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Greek Bondholders at a Loss

In an agreement announced overnight, the European Union offered $100 billion to stem an imminent Greek debt default in exchange for a 50% haircut to Greek bondholders. This is a bittersweet victory for those of us who believe in the power of the free market.

When the US government undertook its largest round of bailouts in 2008, it bought nearly worthless assets at 100¢ on the dollar. At the very least, European authorities have recognized that taxpayers shouldn't be responsible for shouldering the entire burden of bondholders' investments. However, Brussels is still committed to making taxpayers bear some of the losses - and this is still fraught with moral hazard.

In the absence of continued EU bailouts, Greece would have been shut out of international credit markets years ago. The purpose of European "assistance" has been to keep the Greek debt market liquid enough for Greece to continue borrowing a little bit longer. In theory, this was supposed to buy the Greek authorities time to get their house in order - but, in actuality, it has removed the very incentives necessary to make them reform.

Take Ireland as a counterpoint: they're undergoing a true, painful, and arduous austerity program, and as a reward, they still have to pay back their bondholders at par and are receiving only a fraction of the EFSF bailout funds that are being offered to Greece. It's no wonder that, in the wake of today's news, Ireland has called for another round of EU subsidies and permission to impose haircuts on its bondholders.

German Chancellor Merkel stated that the goal of the latest accord is to help Greece achieve a debt-to-GDP ratio of 120% by 2020. In essence, they're trying to take the patient from death's door back to a coma. Does this really solve the problem? Who is going to lend to Greece now, in the wake of a 50% haircut and with a target debt-to-GDP that would make most countries blush? None of the underlying spending problems have been resolved by this deal, and Greece is still by any measure a basket-case.

Of course, the euro is rallying on this news, with investors grateful that some discipline was imposed and a total Greek collapse was put off to another day. But this can't possibly be celebrated as a successful solution. Italy's debt-to-GDP is not far behind Greece, at 119%. If the same solution were to be offered when Italy faces default, the EU itself estimates that the required bailout would have to be 28 times larger than what is being offered to Greece today. While Northern European taxpayers may be bearing the brunt of today's $100 billion bailout, they can ill afford $2.8 trillion. Instead, the responsibility would fall on the ECB to print the funds, and thereby devalue the euro.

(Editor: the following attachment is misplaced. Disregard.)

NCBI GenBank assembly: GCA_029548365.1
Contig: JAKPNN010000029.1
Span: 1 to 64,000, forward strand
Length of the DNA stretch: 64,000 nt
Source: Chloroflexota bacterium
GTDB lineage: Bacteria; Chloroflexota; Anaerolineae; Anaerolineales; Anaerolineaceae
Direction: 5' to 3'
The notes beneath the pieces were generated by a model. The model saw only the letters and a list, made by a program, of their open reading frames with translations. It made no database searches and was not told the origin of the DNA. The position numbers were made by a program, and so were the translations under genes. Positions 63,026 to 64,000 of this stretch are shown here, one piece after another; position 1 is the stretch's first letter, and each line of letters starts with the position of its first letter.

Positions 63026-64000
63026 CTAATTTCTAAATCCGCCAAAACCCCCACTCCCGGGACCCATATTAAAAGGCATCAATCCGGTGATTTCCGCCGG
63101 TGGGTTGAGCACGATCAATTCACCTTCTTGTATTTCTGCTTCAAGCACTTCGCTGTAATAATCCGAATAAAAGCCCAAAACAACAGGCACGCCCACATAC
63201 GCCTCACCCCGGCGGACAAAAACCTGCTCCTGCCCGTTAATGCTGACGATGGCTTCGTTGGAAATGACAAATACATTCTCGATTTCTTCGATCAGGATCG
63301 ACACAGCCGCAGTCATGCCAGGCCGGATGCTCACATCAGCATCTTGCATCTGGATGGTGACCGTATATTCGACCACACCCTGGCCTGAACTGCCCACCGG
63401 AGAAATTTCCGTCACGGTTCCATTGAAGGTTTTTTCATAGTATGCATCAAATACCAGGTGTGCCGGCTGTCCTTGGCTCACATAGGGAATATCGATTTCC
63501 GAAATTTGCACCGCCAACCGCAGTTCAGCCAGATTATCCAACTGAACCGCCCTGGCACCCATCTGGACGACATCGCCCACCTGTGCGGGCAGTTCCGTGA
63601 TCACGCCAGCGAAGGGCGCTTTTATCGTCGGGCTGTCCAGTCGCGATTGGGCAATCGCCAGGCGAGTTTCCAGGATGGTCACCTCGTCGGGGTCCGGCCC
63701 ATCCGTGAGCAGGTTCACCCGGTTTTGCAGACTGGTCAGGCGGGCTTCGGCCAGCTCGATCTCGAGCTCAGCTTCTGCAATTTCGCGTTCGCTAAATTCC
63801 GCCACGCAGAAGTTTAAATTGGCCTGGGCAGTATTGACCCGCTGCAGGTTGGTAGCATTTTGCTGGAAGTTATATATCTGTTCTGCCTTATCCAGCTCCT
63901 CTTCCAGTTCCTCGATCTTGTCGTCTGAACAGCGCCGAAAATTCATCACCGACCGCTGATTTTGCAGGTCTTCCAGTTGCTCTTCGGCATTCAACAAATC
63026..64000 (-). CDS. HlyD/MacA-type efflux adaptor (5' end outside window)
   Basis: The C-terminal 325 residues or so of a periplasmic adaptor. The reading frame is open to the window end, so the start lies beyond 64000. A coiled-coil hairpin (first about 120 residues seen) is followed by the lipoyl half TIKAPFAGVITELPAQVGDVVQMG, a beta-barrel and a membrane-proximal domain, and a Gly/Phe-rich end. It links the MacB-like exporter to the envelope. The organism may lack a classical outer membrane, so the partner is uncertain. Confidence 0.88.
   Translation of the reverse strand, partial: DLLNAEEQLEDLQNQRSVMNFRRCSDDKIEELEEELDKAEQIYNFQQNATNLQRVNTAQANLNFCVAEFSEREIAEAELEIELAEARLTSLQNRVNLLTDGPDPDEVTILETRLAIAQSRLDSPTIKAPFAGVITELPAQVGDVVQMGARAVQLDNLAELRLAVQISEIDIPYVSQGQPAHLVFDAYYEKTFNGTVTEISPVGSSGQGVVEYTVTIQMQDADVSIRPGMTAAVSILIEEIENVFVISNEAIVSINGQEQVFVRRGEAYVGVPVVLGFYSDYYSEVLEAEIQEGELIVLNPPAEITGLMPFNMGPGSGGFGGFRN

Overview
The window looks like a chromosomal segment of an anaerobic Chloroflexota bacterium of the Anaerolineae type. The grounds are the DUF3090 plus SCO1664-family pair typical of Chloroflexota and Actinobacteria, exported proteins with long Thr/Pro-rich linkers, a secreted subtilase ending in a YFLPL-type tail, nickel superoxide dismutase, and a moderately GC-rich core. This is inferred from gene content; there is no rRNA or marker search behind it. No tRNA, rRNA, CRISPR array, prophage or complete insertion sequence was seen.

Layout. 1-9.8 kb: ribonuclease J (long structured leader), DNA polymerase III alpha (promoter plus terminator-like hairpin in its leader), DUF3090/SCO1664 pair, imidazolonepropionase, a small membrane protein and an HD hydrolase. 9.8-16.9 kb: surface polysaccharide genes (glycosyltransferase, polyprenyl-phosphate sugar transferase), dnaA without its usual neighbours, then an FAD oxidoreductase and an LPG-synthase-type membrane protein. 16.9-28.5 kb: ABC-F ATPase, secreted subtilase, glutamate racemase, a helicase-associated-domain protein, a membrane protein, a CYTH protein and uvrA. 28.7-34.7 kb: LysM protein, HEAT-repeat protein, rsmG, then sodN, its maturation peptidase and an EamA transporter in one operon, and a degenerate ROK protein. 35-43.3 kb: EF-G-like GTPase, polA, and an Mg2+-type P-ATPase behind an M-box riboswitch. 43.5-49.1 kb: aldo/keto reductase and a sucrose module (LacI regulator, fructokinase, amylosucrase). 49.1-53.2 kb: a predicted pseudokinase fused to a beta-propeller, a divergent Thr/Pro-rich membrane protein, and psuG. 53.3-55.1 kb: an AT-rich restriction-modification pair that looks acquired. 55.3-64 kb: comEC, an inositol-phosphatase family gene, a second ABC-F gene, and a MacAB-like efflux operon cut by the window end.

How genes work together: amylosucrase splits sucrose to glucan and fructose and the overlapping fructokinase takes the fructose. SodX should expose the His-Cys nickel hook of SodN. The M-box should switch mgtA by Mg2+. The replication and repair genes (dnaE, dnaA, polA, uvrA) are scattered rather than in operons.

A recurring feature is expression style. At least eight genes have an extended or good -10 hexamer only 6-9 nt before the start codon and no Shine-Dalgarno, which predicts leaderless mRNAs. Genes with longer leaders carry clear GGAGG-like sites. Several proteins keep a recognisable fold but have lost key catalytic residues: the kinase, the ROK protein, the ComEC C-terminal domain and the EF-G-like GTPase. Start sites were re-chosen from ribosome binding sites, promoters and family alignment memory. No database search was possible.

Fortunately for Europe, the US is well ahead of them on the quantitative easing front. That is why some of the euro rally we're seeing may be deserved. The euro has taken a pounding relative to the US dollar because of the prevailing sentiment that its problems are worse than America's; however, no one would ever expect the US government to allow state and municipal creditors to pay 50¢ on the dollar. No, the US government's position has been that it will be the lender of last resort to all large market actors, and it will make them whole. The US has already bled its taxpayers dry and resorted to furious money-printing to forestall a Treasury rate spike. Europe's fractured political landscape is actually providing a check on its profligacy that the politically consolidated United States doesn't have.

Still, it should be clear to all observers now that the Keynesian prescription has not worked, and therefore both continental federations are facing a grim future. It may be that this Greek settlement marks the dawn of a new era of sovereign collapse. Today, for the first time since World War II, a first-world country has outright defaulted on its general debt. Mainstream analysts had said that a day like this would never come. And yet, here we are.

In a best-case scenario, Western governments increasingly accept that creative destruction is a part of capitalism - that bad debts must be liquidated fully, honestly, and quickly to make room for new growth. In the more-likely scenario, the EU's structural divide keeps it walking a middle road between bailouts and default of its weaker members, while the US refuses to accept reality until it risks becoming the largest sovereign collapse in history. Let's hope laissez-faire prevails, but invest like we know better.

 


For an in-depth look at the prospects of international currencies, download Peter Schiff's and Axel Merk's Five Favorite Currencies for the Next Five Years.

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For a great primer on economics, be sure to pick up a copy of Peter Schiff's hit economic parable, How an Economy Grows and Why It Crashes.

 

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